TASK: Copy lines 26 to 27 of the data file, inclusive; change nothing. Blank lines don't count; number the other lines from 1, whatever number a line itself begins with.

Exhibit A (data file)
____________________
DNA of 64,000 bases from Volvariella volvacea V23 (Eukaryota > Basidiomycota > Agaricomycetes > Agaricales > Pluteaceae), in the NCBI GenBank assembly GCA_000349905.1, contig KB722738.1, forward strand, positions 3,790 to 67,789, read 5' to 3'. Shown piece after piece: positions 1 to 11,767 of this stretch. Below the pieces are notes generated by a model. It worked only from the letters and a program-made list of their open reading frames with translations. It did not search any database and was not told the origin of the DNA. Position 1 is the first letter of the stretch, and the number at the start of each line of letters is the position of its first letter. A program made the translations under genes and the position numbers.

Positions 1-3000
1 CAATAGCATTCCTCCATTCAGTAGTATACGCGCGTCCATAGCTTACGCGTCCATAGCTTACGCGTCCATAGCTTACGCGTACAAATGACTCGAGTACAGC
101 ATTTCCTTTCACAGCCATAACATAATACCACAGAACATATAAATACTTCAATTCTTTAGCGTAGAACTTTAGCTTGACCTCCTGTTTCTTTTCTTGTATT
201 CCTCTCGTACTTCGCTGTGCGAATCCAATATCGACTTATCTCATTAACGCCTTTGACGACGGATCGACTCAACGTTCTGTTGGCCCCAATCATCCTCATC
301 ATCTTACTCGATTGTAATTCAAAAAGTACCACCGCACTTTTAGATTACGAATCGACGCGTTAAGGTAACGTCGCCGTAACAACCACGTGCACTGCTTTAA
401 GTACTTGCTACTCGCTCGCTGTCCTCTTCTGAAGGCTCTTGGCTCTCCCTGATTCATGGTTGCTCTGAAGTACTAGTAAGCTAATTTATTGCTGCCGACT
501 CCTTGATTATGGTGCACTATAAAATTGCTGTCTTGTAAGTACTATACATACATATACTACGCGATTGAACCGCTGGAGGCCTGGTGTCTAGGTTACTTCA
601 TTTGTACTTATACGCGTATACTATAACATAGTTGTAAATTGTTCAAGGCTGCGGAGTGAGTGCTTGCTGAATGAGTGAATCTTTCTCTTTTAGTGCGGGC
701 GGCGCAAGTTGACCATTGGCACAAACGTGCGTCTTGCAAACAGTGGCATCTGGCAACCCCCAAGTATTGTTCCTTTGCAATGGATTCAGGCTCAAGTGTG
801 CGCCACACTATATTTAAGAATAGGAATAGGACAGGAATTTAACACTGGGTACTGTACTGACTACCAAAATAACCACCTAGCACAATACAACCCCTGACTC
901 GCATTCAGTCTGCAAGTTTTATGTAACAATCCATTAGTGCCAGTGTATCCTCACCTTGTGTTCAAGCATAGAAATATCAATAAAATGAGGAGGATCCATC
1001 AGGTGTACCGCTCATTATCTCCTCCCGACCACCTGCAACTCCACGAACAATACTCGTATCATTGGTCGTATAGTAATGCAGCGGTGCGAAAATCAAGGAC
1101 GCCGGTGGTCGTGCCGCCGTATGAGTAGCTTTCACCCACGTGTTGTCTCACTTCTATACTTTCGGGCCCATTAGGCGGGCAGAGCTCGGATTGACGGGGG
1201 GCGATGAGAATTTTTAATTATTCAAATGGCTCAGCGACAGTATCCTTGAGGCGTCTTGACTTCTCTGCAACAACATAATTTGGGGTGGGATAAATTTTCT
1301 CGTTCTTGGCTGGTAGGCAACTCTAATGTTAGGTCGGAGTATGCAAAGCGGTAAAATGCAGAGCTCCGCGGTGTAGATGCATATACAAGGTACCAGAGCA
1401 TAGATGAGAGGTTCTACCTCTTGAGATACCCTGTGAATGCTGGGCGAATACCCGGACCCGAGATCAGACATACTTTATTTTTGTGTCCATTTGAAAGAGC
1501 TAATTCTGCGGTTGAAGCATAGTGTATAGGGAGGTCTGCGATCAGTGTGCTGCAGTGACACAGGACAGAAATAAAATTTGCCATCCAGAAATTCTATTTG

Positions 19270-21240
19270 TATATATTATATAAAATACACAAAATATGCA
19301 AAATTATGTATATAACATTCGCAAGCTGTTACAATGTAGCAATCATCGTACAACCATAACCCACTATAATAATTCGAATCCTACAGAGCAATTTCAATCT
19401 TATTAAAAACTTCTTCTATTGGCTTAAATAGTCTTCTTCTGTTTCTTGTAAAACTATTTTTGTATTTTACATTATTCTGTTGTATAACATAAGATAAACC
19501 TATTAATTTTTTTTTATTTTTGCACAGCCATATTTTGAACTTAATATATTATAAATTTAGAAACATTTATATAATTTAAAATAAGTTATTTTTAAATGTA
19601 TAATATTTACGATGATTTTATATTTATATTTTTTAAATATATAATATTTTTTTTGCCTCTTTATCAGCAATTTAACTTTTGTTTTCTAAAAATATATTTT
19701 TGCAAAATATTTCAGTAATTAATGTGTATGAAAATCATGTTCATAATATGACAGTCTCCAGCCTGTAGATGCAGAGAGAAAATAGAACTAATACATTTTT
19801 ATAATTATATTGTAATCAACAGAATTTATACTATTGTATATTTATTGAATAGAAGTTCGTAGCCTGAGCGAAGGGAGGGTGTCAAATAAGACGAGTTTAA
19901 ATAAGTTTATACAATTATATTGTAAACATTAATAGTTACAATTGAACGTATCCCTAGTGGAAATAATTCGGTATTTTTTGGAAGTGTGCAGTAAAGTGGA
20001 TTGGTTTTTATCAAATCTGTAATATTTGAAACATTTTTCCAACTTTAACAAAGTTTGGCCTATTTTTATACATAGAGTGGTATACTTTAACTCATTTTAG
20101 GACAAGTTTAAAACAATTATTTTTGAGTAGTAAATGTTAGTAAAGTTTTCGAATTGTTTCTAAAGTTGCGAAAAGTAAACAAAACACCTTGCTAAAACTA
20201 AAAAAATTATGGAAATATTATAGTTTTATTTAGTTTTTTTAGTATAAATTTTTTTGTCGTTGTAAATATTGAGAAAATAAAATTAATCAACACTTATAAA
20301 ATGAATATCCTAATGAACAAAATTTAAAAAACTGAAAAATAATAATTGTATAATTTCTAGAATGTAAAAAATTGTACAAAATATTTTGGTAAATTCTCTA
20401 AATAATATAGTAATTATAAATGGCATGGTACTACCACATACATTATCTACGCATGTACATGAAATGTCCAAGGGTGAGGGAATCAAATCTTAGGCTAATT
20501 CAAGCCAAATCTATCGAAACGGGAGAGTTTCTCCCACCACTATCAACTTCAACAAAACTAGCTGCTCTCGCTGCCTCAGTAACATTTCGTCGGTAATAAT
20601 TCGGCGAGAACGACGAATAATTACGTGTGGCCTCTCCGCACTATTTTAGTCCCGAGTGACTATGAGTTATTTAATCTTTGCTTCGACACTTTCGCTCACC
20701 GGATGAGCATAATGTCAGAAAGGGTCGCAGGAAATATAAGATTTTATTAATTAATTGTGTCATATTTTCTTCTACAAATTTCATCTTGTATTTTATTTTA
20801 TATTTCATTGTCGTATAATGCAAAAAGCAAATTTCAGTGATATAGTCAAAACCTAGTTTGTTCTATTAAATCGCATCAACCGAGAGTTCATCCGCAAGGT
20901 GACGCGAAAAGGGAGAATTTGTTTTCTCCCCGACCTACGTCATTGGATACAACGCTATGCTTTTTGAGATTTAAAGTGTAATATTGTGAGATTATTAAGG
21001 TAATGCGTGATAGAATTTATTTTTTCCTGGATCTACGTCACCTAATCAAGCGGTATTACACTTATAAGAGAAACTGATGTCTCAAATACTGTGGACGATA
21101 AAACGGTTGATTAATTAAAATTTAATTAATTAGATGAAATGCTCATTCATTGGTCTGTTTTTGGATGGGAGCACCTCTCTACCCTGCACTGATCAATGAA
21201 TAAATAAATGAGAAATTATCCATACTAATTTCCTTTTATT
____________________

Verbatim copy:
19801 ATAATTATATTGTAATCAACAGAATTTATACTATTGTATATTTATTGAATAGAAGTTCGTAGCCTGAGCGAAGGGAGGGTGTCAAATAAGACGAGTTTAA
19901 ATAAGTTTATACAATTATATTGTAAACATTAATAGTTACAATTGAACGTATCCCTAGTGGAAATAATTCGGTATTTTTTGGAAGTGTGCAGTAAAGTGGA